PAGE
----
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W. Oil Fields Corporation v. Nowlin

Court of Civil Appeals of Texas, Waco
Nov 18, 1926
288 S.W. 554 (Tex. Civ. App. 1926)


No. 413.

November 18, 1926.

Appeal from Limestone County Court; H. F. Kirby, Judge.

Action by Henry Nowlin against the Western Oil Fields Corporation. Judgment for plaintiff, and defendant appeals. Reversed and remanded.

W. E. Whightsel, of Wichita Falls, and J. E. Bradley, of Groesbeck, for appellant.

E. G. Lloyd, Jr., of Alice, for appellee.

This suit was instituted by appellee against appellant, seeking to recover damages which he claimed to have suffered by reason of appellant having permitted crude petroleum, salt water, and other deleterious substances to escape from oil wells which it was operating on the watershed of Jack's creek and Navasota river, which appellee claims destroyed his crops of corn and cotton on 65 acres of land which he was cultivating on the third and fourth for the year 1924. The cause was tried to a jury, submitted on special issues, and resulted in a judgment being rendered for appellee for $225.

The record discloses that appellee had leased and rented on the third and fourth for the year 1924 about 160 acres of land in Limestone county for farming purposes; that in May or June, 1924, the excessive high waters of Navasota river, caused by rains, flooded about 60 acres of said land, 55 acres of which appellee had planted in cotton and 5 acres in corn. The record further shows that appellant for a number of years has owned and operated a number of oil wells on the watershed of Jack's creek and Navasota river, and it is further shown by the record that a number of other oil companies have been operating oil wells in the same territory which are drained by the same watershed. Appellee claimed that by reason of there being oil, salt, and other deleterious ingredients contained in the water which overflowed his crops, that same caused the crops to be poisoned and killed, and claimed that the land became so contaminated with said ingredients that cotton would not thereafter grow on said land during said year, that, as a result, he lost 55 acres of cotton and 5 acres of corn, and that the amount of the damage caused him by the salt, oil, and other substances escaping from appellant's leases was $750.

The court submitted four issues, and in response thereto the jury found that appellant permitted the crude petroleum, salt water, and bottom sediments to escape from their leases into Jack's creek and the Navasota river and their tributaries, and that same became mixed and commingled with the waters of Navasota river, and that the waters of said river, after being mixed with said substances, overflowed appellee's land in the spring of 1924 and destroyed part of his crops of corn and cotton, that the total value of all of plaintiff's corn and cotton that were destroyed by the waters of Navasota river so mixed with said substances was $1,400, and that the proportionate part thereof, which was caused by the salt water, crude petroleum, and bottom sediments escaping from appellant's leases, was $225.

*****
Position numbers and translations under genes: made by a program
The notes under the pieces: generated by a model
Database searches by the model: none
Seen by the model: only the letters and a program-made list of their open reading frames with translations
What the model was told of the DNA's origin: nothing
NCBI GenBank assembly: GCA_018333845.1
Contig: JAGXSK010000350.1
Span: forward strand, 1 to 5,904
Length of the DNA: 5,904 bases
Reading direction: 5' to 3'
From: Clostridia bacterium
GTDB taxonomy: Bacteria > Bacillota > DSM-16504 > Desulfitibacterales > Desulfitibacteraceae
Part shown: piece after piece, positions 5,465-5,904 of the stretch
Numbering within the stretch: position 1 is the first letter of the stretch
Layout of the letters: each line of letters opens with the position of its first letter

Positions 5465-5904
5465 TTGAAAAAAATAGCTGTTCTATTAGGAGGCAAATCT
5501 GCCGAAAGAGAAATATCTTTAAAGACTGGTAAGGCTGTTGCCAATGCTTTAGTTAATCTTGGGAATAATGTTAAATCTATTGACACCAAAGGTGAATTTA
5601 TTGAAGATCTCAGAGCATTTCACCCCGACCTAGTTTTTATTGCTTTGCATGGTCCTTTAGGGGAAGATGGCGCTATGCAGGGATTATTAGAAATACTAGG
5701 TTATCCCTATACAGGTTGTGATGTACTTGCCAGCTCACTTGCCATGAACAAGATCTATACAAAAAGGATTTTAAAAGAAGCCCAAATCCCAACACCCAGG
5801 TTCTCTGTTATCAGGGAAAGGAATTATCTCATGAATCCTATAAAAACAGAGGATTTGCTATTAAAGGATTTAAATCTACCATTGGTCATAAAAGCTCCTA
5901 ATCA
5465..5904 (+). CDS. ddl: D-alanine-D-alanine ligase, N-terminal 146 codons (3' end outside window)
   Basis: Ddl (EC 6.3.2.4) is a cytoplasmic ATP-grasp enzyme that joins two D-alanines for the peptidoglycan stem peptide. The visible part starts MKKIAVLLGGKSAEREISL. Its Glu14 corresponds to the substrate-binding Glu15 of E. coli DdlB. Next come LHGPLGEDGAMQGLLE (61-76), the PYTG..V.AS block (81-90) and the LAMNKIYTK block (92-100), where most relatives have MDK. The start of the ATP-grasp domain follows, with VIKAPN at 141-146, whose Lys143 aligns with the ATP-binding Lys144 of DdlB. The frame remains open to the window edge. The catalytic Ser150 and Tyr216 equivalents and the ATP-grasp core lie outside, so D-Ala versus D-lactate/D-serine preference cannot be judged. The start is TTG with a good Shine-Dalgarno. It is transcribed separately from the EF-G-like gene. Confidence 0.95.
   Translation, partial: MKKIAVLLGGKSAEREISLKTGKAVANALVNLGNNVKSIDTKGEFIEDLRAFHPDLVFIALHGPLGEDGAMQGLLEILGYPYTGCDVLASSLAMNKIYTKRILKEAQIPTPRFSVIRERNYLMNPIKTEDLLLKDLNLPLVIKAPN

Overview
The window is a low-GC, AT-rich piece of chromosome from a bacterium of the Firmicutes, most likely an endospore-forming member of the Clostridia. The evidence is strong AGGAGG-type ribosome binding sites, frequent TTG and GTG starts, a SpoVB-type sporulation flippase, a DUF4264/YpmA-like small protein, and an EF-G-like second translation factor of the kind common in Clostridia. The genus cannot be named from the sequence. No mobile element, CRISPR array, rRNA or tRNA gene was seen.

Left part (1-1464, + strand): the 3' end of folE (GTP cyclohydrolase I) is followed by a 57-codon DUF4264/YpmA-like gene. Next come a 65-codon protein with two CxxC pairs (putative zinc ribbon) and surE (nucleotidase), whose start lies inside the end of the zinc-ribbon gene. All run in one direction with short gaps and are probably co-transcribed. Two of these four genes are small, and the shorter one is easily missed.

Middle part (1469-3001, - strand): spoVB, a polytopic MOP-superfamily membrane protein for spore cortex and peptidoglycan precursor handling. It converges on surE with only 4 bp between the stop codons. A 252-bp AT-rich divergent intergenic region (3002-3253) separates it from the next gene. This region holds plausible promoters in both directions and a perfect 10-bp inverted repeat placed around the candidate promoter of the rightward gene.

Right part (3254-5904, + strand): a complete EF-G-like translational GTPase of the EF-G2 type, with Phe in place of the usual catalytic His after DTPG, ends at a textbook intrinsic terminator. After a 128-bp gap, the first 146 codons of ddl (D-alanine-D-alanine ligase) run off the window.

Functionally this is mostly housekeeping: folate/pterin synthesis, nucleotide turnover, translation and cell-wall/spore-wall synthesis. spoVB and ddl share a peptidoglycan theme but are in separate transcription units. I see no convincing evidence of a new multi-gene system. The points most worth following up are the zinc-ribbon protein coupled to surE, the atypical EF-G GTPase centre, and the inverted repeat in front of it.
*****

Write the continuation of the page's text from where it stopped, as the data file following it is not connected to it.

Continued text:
Appellant, by several assignments, contends that the trial court erred in submitting to the jury the issues as to the value of appellee's corn and cotton which were destroyed, and his damages occasioned thereby, and complains of the failure of the trial court to set aside said findings because same were not supported by the testimony. We sustain these assignments. The only evidence that was offered by appellee as to the value of his crops was that the overflow came either in May or the early part of June, 1924; that at said time his corn was beginning to tassel, and that his cotton was from 4 to 8 inches high; that, in his opinion, his corn would have made 66 2/3 bushels and he would have been able to obtain $1.25 a bushel therefor in the fall, that his 55 acres of cotton destroyed would have made 24 or 25 bales and he would have gotten at maturity 20 to 25 cents a pound therefor, that his cotton would have been worth $150 a bale and his cottonseed from $40 to $60 a ton. He did not offer any evidence with reference to what it would have cost him to cultivate and gather said crops. In the early case of I. G. N. Ry. Co. v. Pape, 73 Tex. 501, 11 S.W. 526, the Supreme Court laid down the following rule with reference to damages which are recoverable by reason of growing crops being partially destroyed:

"It seems to us that, as a general rule, the most satisfactory means of arriving at the value of a growing crop is to prove its probable yield under proper cultivation, the value of such yield when matured and ready for sale, and also the expense of such cultivation, as well as the cost of its preparation and transportation to market. The difference between the value of the probable crop in the market, and the expense of maturing, preparing, and placing it there, will in most cases give the value of the growing crop with as much certainty as can be attained by any other method."

This rule seems to have been followed by an unbroken line of authorities. In order for a party to recover, it is incumbent upon him to furnish sufficient testimony on which the jury can base its verdict. Panhandle S. F. Ry. Co. v. Reed (Tex.Civ.App.) 273 S.W. 611. There being no evidence in this case showing what the expenses incident to the cultivating, maturing, harvesting, and marketing of the corn and cotton would have been, there is no testimony from which the jury could determine the amount of damages. The only evidence with reference to appellee's damage was as to the amount of corn and cotton he would have made and their total value at the time of harvesting. Rumely Products Co. v. Moss (Tex.Civ.App.) 175 S.W. 1084; Bowman Blatz v. Raley (Tex.Civ.App.) 210 S.W. 723; American Rio Grande Land Irrigation Co. v. Mercedes Plantation Co. (Tex.Com.App.) 208 S.W. 904; Gerhart v. Harris County (Tex.Civ.App.) 244 S.W. 1103; H. T. C. Ry. Co. v. Wright (Tex.Civ.App.) 195 S.W. 605; Drinkard v. Anderton (Tex.Civ.App.) 280 S.W. 1076.